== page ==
Catherine Fitzpatrick: Uzbek nation entitled to all rights as others, but not right to extremism
The US-based independent expert on Eurasia and Russian translator Catherine Ann Fitzpatrick answered Fergana editor-in-chief's questions. The interview was on the recent arrest of another former Uzbek citizen in the United States, Fazliddin Kurbanov. The expert is certain that there were most serious justifications for Kurbanov's arrest and there can be no excuse for terrorism and extremism. Catherine also believes that the several isolated incidences of arrests of Uzbek nationals is not a reason to speak of trends at all.
- Beside Mukhtorov and Kurbonov, do you know about any other Uzbek “terrorists” who were detained in the USA lately?
There was also Bakhtiyor Jumaev, arrested as an accomplice to Mukhtorov. I have not heard of any others.
- Do you believe the charges pressed in their cases are rather serious?
- Yes, I believe they have been properly arrested from what we know of the indictments. But not all the information about these cases is public because it falls under the FISA and is therefore classified (secret) so it is important to observe them carefully and keep asking questions. Read the criminal complaint here and summary here.
Whenever a Muslim is arrested after surveillance of his Internet activity, naturally lawyers are concerned that these could be arrests for "Interneting while Muslim" as the expression goes (similar to "driving while black in New Jersey"), i.e. biased profiling. Yet even from the public information we learn that Muhtorov was on his way to Turkey, and was arrested at the airport with $2,800 in cash, two shrink-wrapped iphones, an ipad, and a GPS arrest and was said to be in touch with the Islamist Jihad Union, a group said to be related to the IMU. He reportedly said to his little daughter that he would "see her in heaven" as if he was not coming back and risking death. More: No bond for Uzbek terror suspect Muhtorov, federal judge rules - The Denver Post.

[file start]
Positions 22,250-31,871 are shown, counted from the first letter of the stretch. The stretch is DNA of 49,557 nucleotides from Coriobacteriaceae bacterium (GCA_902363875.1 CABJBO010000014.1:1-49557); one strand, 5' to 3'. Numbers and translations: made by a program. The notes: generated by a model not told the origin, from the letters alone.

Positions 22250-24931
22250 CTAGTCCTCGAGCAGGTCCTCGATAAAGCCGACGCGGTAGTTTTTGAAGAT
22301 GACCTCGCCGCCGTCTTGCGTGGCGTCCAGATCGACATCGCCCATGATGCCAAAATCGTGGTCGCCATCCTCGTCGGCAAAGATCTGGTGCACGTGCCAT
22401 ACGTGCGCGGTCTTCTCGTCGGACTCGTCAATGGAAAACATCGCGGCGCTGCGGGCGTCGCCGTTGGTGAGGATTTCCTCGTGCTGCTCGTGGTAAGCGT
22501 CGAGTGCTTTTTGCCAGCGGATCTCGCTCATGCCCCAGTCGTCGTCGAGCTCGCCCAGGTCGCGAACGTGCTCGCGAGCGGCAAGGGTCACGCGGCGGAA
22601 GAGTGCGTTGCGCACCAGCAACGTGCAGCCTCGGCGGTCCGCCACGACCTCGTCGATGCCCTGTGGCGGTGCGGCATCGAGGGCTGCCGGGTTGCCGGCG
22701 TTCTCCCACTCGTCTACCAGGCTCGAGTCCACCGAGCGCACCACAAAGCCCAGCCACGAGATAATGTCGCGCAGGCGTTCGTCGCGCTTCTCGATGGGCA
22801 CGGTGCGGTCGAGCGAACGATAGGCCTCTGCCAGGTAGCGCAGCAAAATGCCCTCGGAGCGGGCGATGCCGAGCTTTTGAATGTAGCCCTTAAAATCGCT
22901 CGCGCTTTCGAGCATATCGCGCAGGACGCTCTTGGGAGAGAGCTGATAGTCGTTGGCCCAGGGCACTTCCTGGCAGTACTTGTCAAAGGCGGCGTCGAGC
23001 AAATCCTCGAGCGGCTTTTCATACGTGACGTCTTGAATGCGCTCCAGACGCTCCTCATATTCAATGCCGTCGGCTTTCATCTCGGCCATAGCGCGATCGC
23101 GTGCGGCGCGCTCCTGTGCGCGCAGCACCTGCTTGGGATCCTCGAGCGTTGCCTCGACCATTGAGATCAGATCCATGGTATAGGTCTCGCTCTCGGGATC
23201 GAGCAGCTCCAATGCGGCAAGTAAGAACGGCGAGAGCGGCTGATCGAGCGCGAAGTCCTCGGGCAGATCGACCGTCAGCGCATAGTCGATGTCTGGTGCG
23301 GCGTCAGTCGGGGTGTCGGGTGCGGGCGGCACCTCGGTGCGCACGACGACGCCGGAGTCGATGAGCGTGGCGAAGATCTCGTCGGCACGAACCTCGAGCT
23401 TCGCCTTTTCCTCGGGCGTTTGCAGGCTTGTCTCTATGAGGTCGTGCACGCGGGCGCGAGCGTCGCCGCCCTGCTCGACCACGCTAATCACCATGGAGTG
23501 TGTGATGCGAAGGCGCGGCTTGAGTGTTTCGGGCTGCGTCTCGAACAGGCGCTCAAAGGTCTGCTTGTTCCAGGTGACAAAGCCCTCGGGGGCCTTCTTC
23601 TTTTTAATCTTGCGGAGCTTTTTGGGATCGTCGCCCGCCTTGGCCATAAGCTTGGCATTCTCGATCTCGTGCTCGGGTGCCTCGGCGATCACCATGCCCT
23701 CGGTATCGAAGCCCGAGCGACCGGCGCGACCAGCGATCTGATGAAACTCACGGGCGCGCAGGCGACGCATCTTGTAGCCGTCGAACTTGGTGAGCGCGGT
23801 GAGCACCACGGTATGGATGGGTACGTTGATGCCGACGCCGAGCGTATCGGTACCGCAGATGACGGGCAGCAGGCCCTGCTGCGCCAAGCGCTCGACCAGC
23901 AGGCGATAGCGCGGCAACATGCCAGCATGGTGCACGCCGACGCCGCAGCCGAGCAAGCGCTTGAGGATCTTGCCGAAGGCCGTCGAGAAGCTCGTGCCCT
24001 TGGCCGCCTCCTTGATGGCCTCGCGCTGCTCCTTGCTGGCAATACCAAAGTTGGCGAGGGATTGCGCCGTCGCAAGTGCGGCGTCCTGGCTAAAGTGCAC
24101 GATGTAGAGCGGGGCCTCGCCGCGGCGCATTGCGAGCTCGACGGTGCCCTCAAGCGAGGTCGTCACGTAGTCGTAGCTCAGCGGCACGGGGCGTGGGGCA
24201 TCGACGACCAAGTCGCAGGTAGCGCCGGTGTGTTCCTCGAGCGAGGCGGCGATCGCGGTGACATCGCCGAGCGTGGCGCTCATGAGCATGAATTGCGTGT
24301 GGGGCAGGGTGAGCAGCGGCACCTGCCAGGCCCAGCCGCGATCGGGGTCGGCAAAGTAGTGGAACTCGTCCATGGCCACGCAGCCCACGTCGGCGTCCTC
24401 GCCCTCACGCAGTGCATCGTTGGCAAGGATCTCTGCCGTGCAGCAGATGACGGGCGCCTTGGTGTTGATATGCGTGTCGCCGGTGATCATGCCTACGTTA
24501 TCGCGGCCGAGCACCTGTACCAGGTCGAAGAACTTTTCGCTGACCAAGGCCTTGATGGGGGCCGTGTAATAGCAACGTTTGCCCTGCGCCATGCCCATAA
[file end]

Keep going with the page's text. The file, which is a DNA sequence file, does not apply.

Also, "Prosecutors say they have a witness who claims Muhtorov became radicalized in the U.S. and had an allegiance to global jihad, praising the teachings of Osama bin Laden and cleric Anwar al-Awlaki." I've written a lot on my blog on Muhtorov here. Here's a blog that has criticized the cases.
Any suspect is innocent until proven guilty. These suspects have good lawyers, there is a lot of attention on these cases, and if the link to the IJU proves too tenuous in Muhtorov's case, perhaps he will not be sentenced, but an arrest would not have been made unless the feds believed they had a case. In Kurbanov's case, he was found not only with violent Youtubes but with weapons and training others to use explosives, and there is apparently more information than merely a "sting" produced.
- Why do Uzbek refugees and human rights activists turn into “terrorists” in the USA? In your opinion, is there any common reason?
- Refugees and human rights activists from Uzbekistan don't become terrorists or even "terrorists". There are thousands of emigres and hundreds of activists and they are not terrorists and not charged with any crime. So far, there have been a tiny number out of this huge flow charged with terrorist activity (4) and only one has been sentenced (for planning the assassination of Obama). As you know, the US accepted the refugees from Andijan and later human rights violations as having a "well-founded fear of persecution" and granted them asylum and I do not see this reversing or lessening due to these few cases.
I think there is a variety of reasons for why people from the Soviet Union become violent (like the Tsarnaev brothers) and I will rank them in importance: a) years of Soviet education, culture, and mistreatment and persecution continuing to this day with prison and police systems unchanged, where torture is practiced; b) virulent and pervasive post-Soviet state propaganda that wages an endless war on the West, particularly against America, portraying America to blame for killing the most Muslims in the world, although that distinction belongs to the Taliban and Al Qaeda; c) some Islamist extremist organizations preaching terrorism, which in any event are infiltrated by the intelligence agencies of the post-Soviet countries; d) failure to adjust in emigration and big life disappointments and failures and/or psychiatric ailments and the need to validate oneself through extremism.